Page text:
Stephan Liozu, PhD.
In the past few years the subscription economy has grown tremendously. Subscriptions are popping up right and left to the point that it is difficult to keep track. These days you can't read an online blog without being a subscriber. You need to subscribe to several streaming networks to watch your favorite shows. Even car manufacturers have jumped on the bandwagon, considering charging for optional features using a subscription model. It all has become too much.
Recently, Robbie Baxter (Robbie Kellman Baxter) wrote a great post on LinkedIn discussing subscription fatigue (Will Subscriptions Work Forever? The Future of a Popular Pricing Tactic). In it, she states that many people are starting to complain of fatigue as more households subscribe to new services and have a tough time keeping up with them. Robbie points out that “they might feel that the subscription pricing isn't justified by the offer (a Product/Market Fit problem). They feel bad about fact that they are not taking advantage of all the terrific value their subscriptions provide--too many unread New Yorkers or uneaten Blue Apron kits (Subscription Guilt). Or they are just angry that it is so darn hard to find the cancel button.”
I must admit I have experienced the concept of subscription fatigue myself. I mean, how many services can one person subscribe to? I already subscribe to Netflix, Hulu and Peacock and am regularly bombarded with additional content options from Paramount, Discovery, and more. The plethora of options has a downside: According to the 13th edition of Deloitte’s annual Digital Media Trends survey, nearly half (47%) of U.S. consumers say they are frustrated by the growing number of subscriptions and services required to watch what they want. An even bigger pet peeve: 57% said they’re frustrated when content vanishes because rights to their favorite TV shows or movies have expired (Streaming Players Face Growing Consumer 'Subscription Fatigue': Survey - Variety).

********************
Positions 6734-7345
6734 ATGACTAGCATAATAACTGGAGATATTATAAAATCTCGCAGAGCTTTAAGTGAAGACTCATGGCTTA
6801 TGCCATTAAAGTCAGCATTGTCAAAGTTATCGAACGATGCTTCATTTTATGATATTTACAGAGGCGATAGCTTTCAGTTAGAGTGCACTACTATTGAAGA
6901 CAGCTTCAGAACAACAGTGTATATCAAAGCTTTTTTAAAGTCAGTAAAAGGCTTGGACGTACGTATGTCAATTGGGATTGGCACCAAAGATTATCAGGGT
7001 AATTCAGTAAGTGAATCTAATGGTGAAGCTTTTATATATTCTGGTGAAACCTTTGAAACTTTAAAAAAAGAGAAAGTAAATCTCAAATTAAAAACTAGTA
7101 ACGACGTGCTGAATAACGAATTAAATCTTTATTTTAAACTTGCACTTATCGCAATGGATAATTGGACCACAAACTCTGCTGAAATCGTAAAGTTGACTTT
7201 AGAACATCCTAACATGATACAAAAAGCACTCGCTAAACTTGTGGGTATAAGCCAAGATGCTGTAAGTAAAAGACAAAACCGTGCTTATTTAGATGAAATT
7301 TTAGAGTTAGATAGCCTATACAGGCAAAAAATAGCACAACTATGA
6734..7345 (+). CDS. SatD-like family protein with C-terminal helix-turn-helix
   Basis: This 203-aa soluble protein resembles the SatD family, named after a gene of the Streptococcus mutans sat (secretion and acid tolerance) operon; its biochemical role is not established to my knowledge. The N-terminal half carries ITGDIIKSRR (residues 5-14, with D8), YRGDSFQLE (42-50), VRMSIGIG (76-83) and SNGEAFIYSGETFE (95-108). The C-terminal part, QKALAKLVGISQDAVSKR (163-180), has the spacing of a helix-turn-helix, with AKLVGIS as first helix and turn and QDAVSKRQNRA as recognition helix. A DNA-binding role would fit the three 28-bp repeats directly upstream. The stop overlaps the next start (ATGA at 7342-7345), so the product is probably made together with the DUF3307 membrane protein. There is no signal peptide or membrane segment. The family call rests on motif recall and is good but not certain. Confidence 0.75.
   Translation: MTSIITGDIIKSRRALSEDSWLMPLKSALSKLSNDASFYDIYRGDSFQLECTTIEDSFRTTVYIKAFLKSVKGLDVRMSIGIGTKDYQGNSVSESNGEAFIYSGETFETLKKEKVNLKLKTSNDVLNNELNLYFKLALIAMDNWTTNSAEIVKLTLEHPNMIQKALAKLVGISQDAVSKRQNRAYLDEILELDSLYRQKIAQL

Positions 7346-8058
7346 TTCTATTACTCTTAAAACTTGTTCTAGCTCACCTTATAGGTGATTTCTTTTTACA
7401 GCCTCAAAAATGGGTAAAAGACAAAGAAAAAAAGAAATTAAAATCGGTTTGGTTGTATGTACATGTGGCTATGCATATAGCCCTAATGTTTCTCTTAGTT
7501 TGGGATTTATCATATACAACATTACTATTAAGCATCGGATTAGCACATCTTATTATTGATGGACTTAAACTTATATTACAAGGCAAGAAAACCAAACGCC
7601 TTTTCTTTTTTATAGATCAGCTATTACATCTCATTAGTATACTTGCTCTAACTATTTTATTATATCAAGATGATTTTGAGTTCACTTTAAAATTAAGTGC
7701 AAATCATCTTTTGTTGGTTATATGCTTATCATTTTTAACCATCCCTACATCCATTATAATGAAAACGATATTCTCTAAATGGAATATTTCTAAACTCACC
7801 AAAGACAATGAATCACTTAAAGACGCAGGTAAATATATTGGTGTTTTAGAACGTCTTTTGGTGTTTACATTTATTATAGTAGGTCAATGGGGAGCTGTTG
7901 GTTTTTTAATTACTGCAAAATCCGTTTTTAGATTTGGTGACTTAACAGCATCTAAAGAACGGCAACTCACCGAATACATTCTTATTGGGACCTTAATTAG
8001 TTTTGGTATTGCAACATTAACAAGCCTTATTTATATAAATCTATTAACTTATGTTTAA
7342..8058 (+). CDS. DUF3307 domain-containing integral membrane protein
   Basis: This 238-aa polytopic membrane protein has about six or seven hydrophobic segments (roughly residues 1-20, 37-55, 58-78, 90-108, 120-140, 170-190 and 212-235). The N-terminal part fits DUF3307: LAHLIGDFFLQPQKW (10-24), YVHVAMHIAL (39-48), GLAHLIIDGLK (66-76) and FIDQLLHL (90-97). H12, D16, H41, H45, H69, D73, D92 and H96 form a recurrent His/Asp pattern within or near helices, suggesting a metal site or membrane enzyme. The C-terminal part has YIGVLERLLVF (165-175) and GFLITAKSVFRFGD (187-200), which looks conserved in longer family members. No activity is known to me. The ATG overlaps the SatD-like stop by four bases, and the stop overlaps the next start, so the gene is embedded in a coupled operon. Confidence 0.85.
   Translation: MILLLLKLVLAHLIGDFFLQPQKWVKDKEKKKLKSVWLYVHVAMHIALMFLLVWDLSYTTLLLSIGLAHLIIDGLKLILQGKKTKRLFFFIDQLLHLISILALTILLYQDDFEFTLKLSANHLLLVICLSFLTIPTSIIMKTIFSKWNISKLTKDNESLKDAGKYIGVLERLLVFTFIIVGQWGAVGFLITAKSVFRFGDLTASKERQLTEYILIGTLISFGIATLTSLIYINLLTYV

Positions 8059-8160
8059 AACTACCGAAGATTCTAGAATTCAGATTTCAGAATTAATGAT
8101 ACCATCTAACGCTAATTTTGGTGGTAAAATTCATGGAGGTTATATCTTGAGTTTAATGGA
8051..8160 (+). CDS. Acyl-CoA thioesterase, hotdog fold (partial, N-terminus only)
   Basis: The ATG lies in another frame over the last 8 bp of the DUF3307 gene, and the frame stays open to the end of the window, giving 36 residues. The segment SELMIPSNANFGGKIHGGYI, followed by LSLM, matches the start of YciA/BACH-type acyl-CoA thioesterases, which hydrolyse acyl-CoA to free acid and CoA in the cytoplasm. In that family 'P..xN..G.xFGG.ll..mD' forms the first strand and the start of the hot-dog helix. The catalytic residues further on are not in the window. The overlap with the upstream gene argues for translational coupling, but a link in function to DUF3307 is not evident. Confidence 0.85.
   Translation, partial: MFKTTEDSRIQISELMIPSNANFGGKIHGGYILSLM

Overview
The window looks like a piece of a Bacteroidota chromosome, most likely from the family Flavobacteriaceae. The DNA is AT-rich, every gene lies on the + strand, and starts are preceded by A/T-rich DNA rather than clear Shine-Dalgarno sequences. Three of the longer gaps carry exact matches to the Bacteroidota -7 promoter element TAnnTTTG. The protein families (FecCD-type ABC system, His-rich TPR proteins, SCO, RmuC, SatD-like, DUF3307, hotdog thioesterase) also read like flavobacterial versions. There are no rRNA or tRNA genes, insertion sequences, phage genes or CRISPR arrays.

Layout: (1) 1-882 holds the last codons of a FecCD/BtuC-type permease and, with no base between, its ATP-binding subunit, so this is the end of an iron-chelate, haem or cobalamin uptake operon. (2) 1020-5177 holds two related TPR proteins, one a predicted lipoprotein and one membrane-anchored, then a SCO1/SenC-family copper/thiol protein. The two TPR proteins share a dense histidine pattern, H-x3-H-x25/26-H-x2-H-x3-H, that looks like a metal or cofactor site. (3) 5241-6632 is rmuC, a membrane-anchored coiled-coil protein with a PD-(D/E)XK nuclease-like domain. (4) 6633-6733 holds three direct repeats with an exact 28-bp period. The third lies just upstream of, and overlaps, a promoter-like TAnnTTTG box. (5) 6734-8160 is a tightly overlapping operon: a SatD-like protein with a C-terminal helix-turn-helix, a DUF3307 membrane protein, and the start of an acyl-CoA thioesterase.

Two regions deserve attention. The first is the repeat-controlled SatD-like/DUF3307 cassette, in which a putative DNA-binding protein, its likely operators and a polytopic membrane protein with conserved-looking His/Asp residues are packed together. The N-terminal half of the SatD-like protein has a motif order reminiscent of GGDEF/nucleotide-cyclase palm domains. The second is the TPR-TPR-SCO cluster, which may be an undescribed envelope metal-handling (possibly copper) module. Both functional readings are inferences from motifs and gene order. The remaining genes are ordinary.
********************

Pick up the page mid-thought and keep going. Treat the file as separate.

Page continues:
So, we are starting to see some cracks in the subscription economy. The subscription experts are starting to notice and write about it, encouraging more businesses to consider transitioning to a full or hybrid consumption model. Here's what they are saying:
Top Concerns with subscriptions: (What’s Happening to Subscription Services? | Jabil): “Despite the increase in subscription service adoption for household staples, we did notice a decrease in satisfaction with these services. In last year’s survey, a quarter (24%) affirmed that they had no complaints about subscription services for household staples. This year, the percentage of fully satisfied customers have fallen to just 10% of users. This means subscription services for household staples have seen a 58% drop in fully satisfied customers year-over-year. Thirty-four percent say their biggest dislike about subscription services is that they are difficult to cancel, while 33% say their biggest dislike about subscription services is that they are more expensive”.
Customers are overwhelmed: According to a Deloitte survey, the average American subscribed to twelve paid media and entertainment services pre-pandemic. Among those age 25 to 40, who averaged 17 subscriptions, 40% reported feeling overwhelmed by the number of their subscriptions and intend to reduce them (Digital media trends survey | Deloitte Insights).